Stacey Barr provides a powerful systemic method for developing measurements that lead to improvement in her book, “Practical Performance Measurement – Using the PuMP Blueprint for Fast, Easy, and Engaging KPIs.”1
More often than not, notes Barr, people use as performance measures initiatives, events or milestones of implementing a strategy or project, statistics that monitor actions being taken, surveys, and vague verbiage.2
Initiatives are not measures
Initiatives are not safety performance measures. Safety initiatives include: Regulatory Adherence; Establishing a Safety Task Force; Conducting Safety Contacts with Employees; Performing Safety Observations; etc. None convey performance or, as Barr points out, describe “results.”
Barr writes, “Monitoring milestones is project management; monitoring results is performance management.”3
Monitoring progress toward completing activities is not performance measurement.4 Safety activity measures that are not performance measures include: 100% of employees have been briefed on the corporate safety policy; on-time delivery of the department’s safety management system plan; etc. These measures don’t provide insight to “results,” only activity.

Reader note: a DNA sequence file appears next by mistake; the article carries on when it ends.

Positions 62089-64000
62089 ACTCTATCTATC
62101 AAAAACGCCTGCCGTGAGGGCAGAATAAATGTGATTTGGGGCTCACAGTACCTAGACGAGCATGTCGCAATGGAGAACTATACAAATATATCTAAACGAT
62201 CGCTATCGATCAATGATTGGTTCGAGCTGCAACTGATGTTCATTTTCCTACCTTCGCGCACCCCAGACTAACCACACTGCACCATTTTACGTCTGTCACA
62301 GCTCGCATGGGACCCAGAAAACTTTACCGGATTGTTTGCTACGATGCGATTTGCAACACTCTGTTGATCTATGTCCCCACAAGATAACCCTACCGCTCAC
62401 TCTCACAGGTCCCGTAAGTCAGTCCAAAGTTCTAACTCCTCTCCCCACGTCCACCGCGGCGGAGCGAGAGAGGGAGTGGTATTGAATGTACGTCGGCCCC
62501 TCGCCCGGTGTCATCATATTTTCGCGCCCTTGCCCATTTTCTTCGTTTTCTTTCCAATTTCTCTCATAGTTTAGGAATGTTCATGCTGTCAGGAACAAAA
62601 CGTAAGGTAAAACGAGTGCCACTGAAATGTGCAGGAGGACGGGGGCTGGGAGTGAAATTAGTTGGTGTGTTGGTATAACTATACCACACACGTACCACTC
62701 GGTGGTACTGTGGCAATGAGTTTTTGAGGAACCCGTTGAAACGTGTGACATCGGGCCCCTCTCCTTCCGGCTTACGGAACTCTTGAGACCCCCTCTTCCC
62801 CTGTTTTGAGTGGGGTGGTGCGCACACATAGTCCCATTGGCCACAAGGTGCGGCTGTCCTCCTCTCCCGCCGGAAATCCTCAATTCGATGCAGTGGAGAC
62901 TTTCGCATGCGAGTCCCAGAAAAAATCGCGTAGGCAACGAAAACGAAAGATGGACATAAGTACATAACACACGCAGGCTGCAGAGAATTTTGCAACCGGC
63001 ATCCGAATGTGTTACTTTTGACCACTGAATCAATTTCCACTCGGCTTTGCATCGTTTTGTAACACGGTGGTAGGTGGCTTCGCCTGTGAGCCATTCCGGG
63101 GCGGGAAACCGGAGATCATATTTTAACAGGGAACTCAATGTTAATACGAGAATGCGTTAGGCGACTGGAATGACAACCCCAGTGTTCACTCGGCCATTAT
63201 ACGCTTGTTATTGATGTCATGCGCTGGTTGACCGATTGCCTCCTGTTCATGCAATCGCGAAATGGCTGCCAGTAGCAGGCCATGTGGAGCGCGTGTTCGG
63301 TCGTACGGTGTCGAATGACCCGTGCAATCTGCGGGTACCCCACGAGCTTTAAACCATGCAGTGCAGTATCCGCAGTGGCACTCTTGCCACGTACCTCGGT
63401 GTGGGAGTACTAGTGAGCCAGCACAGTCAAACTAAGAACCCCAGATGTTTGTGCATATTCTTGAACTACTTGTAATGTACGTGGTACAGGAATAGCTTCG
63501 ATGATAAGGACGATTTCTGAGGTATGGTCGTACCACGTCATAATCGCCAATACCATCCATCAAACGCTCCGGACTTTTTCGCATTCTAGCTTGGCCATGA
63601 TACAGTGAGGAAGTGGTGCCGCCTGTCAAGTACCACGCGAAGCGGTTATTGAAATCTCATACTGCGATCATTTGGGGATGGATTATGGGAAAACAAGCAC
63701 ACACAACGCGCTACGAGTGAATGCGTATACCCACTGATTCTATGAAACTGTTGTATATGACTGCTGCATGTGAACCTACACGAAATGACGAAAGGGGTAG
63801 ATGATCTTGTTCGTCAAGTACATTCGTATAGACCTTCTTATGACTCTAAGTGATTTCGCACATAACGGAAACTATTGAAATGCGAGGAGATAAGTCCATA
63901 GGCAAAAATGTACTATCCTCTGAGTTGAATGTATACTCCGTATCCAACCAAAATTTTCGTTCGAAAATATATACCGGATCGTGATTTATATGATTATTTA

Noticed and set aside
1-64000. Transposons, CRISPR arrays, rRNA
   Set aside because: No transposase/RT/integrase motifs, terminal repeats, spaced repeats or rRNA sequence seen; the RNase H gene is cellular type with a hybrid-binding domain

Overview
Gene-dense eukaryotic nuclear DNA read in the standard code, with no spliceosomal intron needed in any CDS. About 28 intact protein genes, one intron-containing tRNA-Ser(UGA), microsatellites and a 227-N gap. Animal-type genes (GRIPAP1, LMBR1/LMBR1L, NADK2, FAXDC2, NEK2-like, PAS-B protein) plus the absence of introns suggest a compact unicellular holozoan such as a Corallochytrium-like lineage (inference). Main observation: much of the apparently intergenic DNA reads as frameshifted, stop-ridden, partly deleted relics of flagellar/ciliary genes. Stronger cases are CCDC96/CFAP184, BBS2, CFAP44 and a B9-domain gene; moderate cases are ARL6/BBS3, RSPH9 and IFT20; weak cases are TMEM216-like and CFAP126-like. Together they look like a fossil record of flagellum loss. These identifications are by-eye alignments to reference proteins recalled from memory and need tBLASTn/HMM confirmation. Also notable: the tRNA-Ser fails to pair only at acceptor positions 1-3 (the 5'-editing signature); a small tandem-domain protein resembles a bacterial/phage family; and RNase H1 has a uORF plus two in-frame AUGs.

Sources of data — injury and illness stats, safety incident reports, near miss records — are not safety performance measures.5 When we collect this data we fail to ask ourselves the business question, “How am I going to use this?”
“Weasel” words are not measures
A few vague words — efficiency, effectiveness, key, emergent, core, impact — do not constitute a safety performance measure. Barr considers these types of words to be “weasel words, words that suck the meaning out of whatever is being stated…”6 Safety examples include statements such as “Strive to Improve the Effectiveness of Safety,” “Safety is Our Key Value,” and “Safety First.” All are impossible to measure.
Barr defines a performance measurement in the context of metrics that provide comparisons resulting in performance improvement. Isn’t this what we are seeking from our metrics? Specifically, her definition is:
A performance measure is a comparison that provides objective evidence of the degree to which a performance result is occurring over time.7
Barr presents her eight-step team-based PuMP Performance Measure Blueprint process. The steps are:
Step 1: Understanding Measurement Purpose
Step 2: Mapping Measureable Results
Step 3: Designing Meaningful Measures
Step 4: Building Buy-in to Measures
Step 5: Implementing Measures
Step 6: Reporting Performance Measures
Step 7: Integrating Signals from Measures
Step 8: Reaching Performance Targets